2021-2022,  blog

Bringing Bâtardes to the stage

Part of a printed zine, created by Robyn Grant-Moran for the #BeyondTO festival — In reflection of Bâtardes, a Théâtre Everest Production presented by Theatre Passe Muraille

Robyn has dark black hair and fair complexion. She has hazel green eyes and wearing a bright red lipstick, with a black dress smiling

Robyn Grant-Moran (Métis) is a Toronto based writer, artist, and podcaster. While studying classical singing at York University, Robyn became fascinated with Indigenous representation in opera which lead to studying theatre criticism. 

After graduating with her Bachelor of Fine Arts, Robyn began writing for theatre publications focused on elevating voices of those historically underrepresented and in 2019, Robyn won the Nathan Cohen for Excellence in Critical Writing Outstanding Emerging Critic Award from the Canadian Theatre Critics Association.

Since then, her writing has been published in Intermission Magazine, The Dance Current, The Toronto Star, as well as the Globe and Mail. Robyn cohosts the Canadian Opera Company’s podcast Key Change, as well as being a member of their Circle of Artists, working for greater diversity and inclusion of Indigenous voices in opera. When not writing, Robyn is often making beaded jewelry as the Salty Magpie, learning how to ride her beloved motorcycle, and still waiting out the pandemic with her wee rat dog in their box in the sky. 

“L’effet irréversible de l’ignorance ou le jour où j’ai réalisé que j’étais asiatique” or The irreversible effect of ignorance or the day I realized I was seen as not belonging: a brief oral history of bringing Bâtardes to the stage.

This story is the story of firsts. 

Chloe and Jade in this archival are around 4 years old, wrapped in quilted clothing with traditional prints

Still from archival footage, courtesy of Jade and Chloé Barshee

The first time Jade experienced being seen as Asian and not Quebecois, her first time writing, directing, producing, co-creating with her sister Chloé, and the first time building a roadmap of sorts for future creations.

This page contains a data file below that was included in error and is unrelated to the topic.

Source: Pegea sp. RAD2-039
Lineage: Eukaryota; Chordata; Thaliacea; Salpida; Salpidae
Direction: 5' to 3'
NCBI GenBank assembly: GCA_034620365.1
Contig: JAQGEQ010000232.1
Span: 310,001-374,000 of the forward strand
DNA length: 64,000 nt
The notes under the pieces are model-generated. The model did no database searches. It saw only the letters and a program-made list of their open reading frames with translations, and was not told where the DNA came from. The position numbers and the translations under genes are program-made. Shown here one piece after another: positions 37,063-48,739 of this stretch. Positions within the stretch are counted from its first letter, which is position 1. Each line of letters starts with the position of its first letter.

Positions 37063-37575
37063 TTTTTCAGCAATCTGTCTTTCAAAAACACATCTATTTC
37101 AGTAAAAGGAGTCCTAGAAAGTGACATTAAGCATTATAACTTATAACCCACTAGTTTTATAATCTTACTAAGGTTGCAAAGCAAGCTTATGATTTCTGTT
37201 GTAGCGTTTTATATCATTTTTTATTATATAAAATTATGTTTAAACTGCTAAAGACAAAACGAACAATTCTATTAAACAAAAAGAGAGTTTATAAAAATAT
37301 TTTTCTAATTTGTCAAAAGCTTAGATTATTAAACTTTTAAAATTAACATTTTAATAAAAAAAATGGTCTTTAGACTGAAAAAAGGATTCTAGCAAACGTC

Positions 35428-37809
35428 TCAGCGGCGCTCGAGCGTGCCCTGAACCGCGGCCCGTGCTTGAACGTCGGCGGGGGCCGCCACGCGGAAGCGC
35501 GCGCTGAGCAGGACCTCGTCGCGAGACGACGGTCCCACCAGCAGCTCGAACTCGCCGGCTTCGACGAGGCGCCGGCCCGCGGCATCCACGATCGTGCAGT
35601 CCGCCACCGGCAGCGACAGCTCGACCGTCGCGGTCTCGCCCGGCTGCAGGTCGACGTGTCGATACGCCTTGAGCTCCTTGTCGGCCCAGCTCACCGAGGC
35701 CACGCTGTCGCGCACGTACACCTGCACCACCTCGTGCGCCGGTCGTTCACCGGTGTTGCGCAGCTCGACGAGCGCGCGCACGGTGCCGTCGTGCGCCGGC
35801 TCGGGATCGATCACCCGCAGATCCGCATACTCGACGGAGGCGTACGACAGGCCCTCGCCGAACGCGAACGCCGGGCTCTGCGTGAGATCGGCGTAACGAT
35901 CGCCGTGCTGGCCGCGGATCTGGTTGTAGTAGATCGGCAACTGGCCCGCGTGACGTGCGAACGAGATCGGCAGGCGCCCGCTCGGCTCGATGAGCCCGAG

When she was in grade school, one of her classmates asked Jade where she was from. A young, confused Jade responded with “here?”.

That was the day that she realized, through the ignorance of her peer, that she was Asian. 

That small but consequential anecdote about her experience of being an outsider in the city she was born and raised would become the foundation for a monologue that Jade would write in 2014 for a student cabaret while in theatre school. The supportive feedback she received from her peers about sharing her experience sparked a desire within herself to further critically explore the intersections, between being a young, racialized woman (part of the Tibetan diaspora in the predominantly French settler province of Quebec).

In 2016, after graduating, Jade brought her monologue to her sister Chloé, thinking they might be able to grow her wee but vital bit of text into a large scale, dramatic production. Of course Chloé was on board and they got to work. The creative process that Jade and Chloé have developed is akin to “assembling a puzzle”, Jade explained to me. Rather than beginning with an idea with a linear story, they used home videos, images from a trip to Tibet, meaningful music — fragments that would grow larger pieces until eventually they started fitting together into a narrative.

Jade screams as a monster in a yak silhouette waves behind her

Jade describes the importance of co-creating with Chloé and the team of creatives who helped bring all the puzzle pieces together into the raw and powerful mix of theatre, dance and digital projection that is Bâtardes. Jonathan Saucier, a costume designer, helped create the monster who follows the sisters throughout their journey. 

They wanted a non human manifestation of being racialized and the obstacles that can pop up seemingly out of nowhere, and the end result is an unforgettable friend and foe. Patrick Lacharité helped with the direction and mise-en-scène, further refining the puzzle pieces for best fit. Everyone’s experiences are on this story. 

“When it’s the first time, sometimes it’s hard to trust the process.” Jade says about taking that germ of an idea to a fully realized production. ”You want to control everything but then you realize there are some things that you just don’t decide, they just happen and [so does] the story that you want to tell.” 

A Théâtre Everest Production presented by Theatre Passe Muraille

Born to a Tibetan father and a Québecoise mother, Chloé and Jade Barshee are in search of their own identity. A touching auto-fiction combining anecdotes, poetic monologues and video archives, Bâtardes immerses you into a theatrical world where the sisters’ reality and imaginations merge. Performed in French with English captions. 

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This is part 4/4 of the whole zine!